Why is inflation bad? Inflation is a tax on savings while a subsidy to borrowers. If you saved $100,000 today, it won't feel so great when high inflation eats all of it away tomorrow. If you're a borrower, $100,000 is a huge burden on you today, but something you can probably write a check for tomorrow and forget about.
America's balance sheet recession is different. In this case, the saver is not fellow Americans. They're foreigners (China and other Asian nations). So for Americans, inflation is a remedy that won't make its rulers lose that many votes (so long as inflation does not get out of control). After the Asian financial crisis, East Asia was using export-oriented growth, through undervalued exchange rates, to power growth. The other side of their trade figure is a huge deficit in America which can only exist with an overvalued dollar...which itself can only exist with foreign money from Asia coming in to prop up the dollar. So, high export earnings from Asia were replowed into America, which cannot produce anything of its own because of an overvalued currency but was awash with cheap money...well, banks had to do something with that money, like lend. If they didn't lend, their competitors will. Asia giving so much money to a rich country where they money won't go as far is really unusual.
This is unusual for two reasons: a) developing countries are in no position to lend (b) US T-bills offer a silly 4-5% return. Asia should therefore invest all of it internally for better healthcare, education and infrastructure in rural areas. Then perhaps they can beat the piffling return they get from US-T bills as they do now, which is again eroded by depreciation of the dollar as they repatriate back home on maturity. This is a great misallocation of resources!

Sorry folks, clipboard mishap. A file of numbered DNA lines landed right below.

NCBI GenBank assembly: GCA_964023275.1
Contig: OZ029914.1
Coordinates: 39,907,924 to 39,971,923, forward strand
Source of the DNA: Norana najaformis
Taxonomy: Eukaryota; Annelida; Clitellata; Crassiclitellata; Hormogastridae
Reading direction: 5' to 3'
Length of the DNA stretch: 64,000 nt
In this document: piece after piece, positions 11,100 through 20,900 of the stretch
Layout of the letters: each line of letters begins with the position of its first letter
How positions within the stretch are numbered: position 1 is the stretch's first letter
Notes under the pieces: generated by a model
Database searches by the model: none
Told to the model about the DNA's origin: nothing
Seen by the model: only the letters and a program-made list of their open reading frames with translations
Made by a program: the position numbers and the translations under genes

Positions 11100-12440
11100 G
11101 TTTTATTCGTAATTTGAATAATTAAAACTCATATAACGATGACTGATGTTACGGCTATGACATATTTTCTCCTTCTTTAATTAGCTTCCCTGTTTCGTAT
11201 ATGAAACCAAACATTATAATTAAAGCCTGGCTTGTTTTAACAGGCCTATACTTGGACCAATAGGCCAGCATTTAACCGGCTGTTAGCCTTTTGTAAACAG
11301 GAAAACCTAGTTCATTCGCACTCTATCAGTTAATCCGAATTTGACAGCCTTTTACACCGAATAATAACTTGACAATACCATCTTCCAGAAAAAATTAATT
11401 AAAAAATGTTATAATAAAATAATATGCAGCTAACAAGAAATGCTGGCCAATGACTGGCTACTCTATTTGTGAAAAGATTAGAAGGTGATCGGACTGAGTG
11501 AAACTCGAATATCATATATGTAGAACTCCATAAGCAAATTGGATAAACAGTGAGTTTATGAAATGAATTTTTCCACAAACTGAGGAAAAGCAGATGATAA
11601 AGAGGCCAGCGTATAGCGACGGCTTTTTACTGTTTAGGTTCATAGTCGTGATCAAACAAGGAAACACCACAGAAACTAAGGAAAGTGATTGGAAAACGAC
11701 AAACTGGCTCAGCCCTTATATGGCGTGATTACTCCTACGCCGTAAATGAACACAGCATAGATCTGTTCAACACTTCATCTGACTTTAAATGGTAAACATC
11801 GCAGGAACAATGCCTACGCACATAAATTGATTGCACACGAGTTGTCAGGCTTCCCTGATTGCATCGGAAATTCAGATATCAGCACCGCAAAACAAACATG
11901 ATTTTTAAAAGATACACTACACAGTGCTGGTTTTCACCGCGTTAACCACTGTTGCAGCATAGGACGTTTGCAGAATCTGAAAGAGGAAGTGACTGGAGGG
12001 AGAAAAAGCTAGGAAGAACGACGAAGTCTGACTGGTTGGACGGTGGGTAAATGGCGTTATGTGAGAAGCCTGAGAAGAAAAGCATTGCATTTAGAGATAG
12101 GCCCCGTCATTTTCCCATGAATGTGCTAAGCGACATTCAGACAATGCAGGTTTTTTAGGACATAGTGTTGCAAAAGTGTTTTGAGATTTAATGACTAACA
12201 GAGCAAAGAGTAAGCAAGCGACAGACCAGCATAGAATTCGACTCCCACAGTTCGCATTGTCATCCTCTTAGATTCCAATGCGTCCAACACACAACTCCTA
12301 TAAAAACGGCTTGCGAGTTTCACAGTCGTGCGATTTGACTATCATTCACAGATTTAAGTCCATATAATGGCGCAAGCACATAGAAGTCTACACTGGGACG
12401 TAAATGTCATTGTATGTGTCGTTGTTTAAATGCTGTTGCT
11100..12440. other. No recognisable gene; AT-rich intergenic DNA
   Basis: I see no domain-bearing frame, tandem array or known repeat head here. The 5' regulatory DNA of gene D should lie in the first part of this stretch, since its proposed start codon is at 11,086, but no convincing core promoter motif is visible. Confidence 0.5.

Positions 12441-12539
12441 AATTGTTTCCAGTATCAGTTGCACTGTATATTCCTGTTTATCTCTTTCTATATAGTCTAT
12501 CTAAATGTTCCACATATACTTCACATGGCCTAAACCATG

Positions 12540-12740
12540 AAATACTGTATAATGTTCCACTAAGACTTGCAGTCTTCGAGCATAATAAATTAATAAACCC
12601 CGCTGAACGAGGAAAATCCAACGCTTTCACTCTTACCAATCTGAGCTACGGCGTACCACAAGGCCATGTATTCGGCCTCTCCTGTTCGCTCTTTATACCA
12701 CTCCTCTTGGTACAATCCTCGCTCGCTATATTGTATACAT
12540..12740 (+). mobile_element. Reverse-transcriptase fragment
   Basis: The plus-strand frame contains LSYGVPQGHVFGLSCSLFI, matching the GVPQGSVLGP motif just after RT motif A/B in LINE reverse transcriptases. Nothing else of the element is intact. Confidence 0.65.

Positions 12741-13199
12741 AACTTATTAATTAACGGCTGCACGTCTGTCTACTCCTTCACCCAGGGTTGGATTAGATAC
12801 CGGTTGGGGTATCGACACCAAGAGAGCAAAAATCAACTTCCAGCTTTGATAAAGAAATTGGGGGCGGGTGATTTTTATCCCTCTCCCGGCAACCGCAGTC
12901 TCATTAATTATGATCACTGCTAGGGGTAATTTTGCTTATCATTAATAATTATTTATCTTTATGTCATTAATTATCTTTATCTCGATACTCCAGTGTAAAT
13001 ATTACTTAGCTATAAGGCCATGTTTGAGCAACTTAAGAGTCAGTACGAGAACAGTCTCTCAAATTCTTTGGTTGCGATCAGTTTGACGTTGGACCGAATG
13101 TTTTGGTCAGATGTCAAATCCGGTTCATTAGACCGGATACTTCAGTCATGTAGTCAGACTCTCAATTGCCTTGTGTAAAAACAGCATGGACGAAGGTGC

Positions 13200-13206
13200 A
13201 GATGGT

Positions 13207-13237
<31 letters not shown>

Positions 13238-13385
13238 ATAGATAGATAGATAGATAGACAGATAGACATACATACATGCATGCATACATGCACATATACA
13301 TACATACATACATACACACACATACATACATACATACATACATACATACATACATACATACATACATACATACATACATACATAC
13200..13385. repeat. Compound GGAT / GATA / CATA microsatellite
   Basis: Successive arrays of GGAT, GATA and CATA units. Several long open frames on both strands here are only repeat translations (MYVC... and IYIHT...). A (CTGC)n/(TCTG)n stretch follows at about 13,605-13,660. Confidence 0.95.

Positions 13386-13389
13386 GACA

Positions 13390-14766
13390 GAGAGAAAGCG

Still people are fixated at likely shape of recovery, than how best to make it happen.

Monday, August 17, 2009

New Tag - Rally Buster

Rally Buster. This is the new tag on my blog. It relates to a spooky rumor or news item that pulls the plug on a rally in the stock market. Sugar has been rallying for quite some time because of huge demand (22 million tons) – supply (15 million tons) gap in India. The rally has extended to the US and European commodity markets too because of the news that India, world's most avaricious consumer of sugar is facing this huge a deficit and is in a mood to import in bulk.

Meanwhile, the sugar companies in India were operating nowhere near their full capacities because the raw material (sugar cane) is in short supply. Then we have the socialist mandate of levy sugar (10% production of each sugar mills to be sold to government at Rs.12 per kg even as the going market price is Rs.30 plus) to be supplied by the mills before the rest can be sold in the open market.

Constraints, constraints, constraints for the sector. As if all this is not enough, today the sugar daddy and others in the cabinet have met up to discuss raising the levy sugar quota from 10% to 25% of production to bring down the spiraling sugar prices.

That busted the rally to some extent. The sugar stocks tanked between 4%-8%. The Economist can talk of Astonishing Asian rebound. Given the rally busting tendencies of our policy makers, they may not have to spill much ink on the topic !

Thursday, August 13, 2009

On to the worm now

This was pure music....
Real estate, after the meltdown, was my favorite. DLF to be precise. Don't think I did big bang research that made it quite a find. Just a wistful hunch when I saw the stock languishing at Rs.300 levels. Now I read about the Mutual Funds newfound love for all things realty. Ha!
The MFs exposure to realty rose from Rs 1.24 bn in March 2009 to Rs 1.71 bn around December 2008 to nearly Rs 11.13 bn by the end of Q1-FY09. By July 09, it rose to Rs.14.21 bn according to this news report in BS.

Nice to feel like an early bird... On to the worm now !!!

Friday, July 24, 2009

Never blame securitization